wines and some shadea of Drown.
Our Foet
Style in foot-wear undoubtedly is
to blame for 99 per cent of the cases
of flat-foot. The tendency of those
who wear roomy, common-sense shoes
is to wear away the outer portion of
the sole; that is a3 it should be. It
is the natural, weight-bearing surface
side of the shoe; but the wearer, as
a rule, doesn't know this; he thinks
It is a habit that should be corrected
So, to meet this opinion the manu
facturer makes shoes that throw the
weight-bearing surface to the inner
border. Of course, to wear this style
of shoe any length of time means flat
foot and Physicians. If one very per
ceptibly wears away the inner por
tion Of the SOlG. it la nn lnf1lnnMnn
.weakness, and'Ought to have attention.
vulus anoes nave little to recom
mend th.em for the preservation of per
fect ffifcr. ffolrlnm ic, t, i- . ..
enough or the shank hieh. broad "or 1
George R. To euro t.eff.i viti!wnrm
or barbers itch, take one ounce of su
gar of lead, one ounce of lac-sulphur
(common sulphur will not do), and
eight ounces of rosewater Mix thor
oughly. For external application only,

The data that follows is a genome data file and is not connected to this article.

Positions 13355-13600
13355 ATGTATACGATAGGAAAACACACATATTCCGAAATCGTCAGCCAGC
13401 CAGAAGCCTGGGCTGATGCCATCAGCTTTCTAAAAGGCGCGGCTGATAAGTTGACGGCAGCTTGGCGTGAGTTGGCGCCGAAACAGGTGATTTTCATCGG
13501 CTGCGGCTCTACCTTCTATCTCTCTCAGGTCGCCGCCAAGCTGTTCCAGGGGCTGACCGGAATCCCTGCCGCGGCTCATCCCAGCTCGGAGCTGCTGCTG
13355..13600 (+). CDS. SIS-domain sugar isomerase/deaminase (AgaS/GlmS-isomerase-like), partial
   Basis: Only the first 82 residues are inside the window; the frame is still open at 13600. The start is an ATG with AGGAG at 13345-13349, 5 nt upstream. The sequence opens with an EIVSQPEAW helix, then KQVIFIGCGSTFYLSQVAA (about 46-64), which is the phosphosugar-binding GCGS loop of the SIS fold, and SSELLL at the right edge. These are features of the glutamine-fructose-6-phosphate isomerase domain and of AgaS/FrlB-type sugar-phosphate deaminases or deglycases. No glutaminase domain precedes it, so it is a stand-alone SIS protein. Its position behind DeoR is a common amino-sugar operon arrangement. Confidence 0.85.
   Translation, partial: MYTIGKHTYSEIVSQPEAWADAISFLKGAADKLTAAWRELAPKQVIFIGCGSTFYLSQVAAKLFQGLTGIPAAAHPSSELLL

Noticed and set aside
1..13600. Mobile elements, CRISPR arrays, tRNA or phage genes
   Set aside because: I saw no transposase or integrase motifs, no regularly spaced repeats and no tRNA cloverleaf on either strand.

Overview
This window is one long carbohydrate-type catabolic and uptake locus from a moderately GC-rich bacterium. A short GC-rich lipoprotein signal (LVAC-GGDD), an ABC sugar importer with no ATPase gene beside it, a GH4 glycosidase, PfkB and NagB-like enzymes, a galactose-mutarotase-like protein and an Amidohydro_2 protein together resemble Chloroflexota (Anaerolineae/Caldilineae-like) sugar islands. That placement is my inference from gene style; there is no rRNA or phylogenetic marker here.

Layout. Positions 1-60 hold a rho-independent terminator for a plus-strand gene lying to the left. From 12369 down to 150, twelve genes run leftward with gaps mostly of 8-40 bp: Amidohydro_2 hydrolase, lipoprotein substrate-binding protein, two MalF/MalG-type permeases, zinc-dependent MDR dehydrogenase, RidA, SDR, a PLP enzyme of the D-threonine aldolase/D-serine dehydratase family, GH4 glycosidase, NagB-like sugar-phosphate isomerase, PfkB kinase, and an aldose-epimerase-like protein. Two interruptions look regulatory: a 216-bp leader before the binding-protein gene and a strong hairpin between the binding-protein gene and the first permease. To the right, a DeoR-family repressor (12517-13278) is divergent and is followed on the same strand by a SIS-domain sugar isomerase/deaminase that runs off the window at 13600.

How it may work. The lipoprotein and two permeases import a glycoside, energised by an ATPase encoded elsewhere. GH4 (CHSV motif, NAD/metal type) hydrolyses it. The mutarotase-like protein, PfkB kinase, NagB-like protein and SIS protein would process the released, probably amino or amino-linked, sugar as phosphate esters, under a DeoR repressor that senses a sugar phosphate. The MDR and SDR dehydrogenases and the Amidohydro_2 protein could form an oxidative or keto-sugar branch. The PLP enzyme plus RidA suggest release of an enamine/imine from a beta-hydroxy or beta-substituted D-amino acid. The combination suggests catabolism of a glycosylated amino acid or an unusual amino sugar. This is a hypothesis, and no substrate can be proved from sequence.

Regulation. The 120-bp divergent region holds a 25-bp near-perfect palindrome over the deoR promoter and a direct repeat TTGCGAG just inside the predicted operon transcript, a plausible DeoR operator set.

applying no ofterier than: is absolutely
necessary, as sugar of lead is poisons
ous.- ...
Marie. For a skirt made of thick
material, use a seven-gore pattern, fit
ting smoothly about hips without darts,
shaping by the seams. The closing is
made at the back under two" inverted
plaits that are flatly pressed. Exten
sions may be set in seams at the side
gores below the knees, inverted box
plaits. The3e may be either taped or
flatly pressed and allowed to flare
widely about the feet of the wearer.
A. L. R. The price of ordinary dia
monds is about J$150 per carat weight,
but many diamonds are more valuable'
because of rare shade or unusual bril
liancy. A "carat" is a jeweler's weight
for weighing diamonds and other prec
ious stones, and has a fixed weight
equal to three anfl nnfivfv. m
grains. Goldsmiths and assayers also
use the term carat as a means of stat
ing the proportion of pure gold con
tained in any alloy of gold and with
other metals, but not a3 a fixed weight.
"Out-Doors." For cracks in the fin
gers there is nothing better or less ex
pensive than common shoe (not har
ness) wax, quite a lump of which may
be had for five cents. Hold the lump
over heat until soft enough to drop
and apply at once to tbe crack. Hold
the crack over and stick a bit of
w0ngmisSUe ?apGr over the wax while
hot. Tie wool yarn around the finger
several times and. let stay until worn
off. This will heal at once.
Requested R.oo!pes
Sliced Be6f.-Get a name of beef
,., ' -wwu"5 tu ueea.) sea-
son with pepper, salt and powdered gar-
bU,ou uu ugnuy and tie with
a string tightly; place i a kettlo S
- - ' ",vc u"i- ana iput m a pan,
" ' VOLUME .4, NUMBER 53
but do not take off the com. Z "
clean board on it andLe w ti,P ace a
weights and leave all nighT tJT
morning remove tho weight tb
the cord and when win ted slice n
with a sharp knife. . ihlh
Buttermilk Biscuits. Sift i mm,. -flour
into a mixing bowl; work WthJ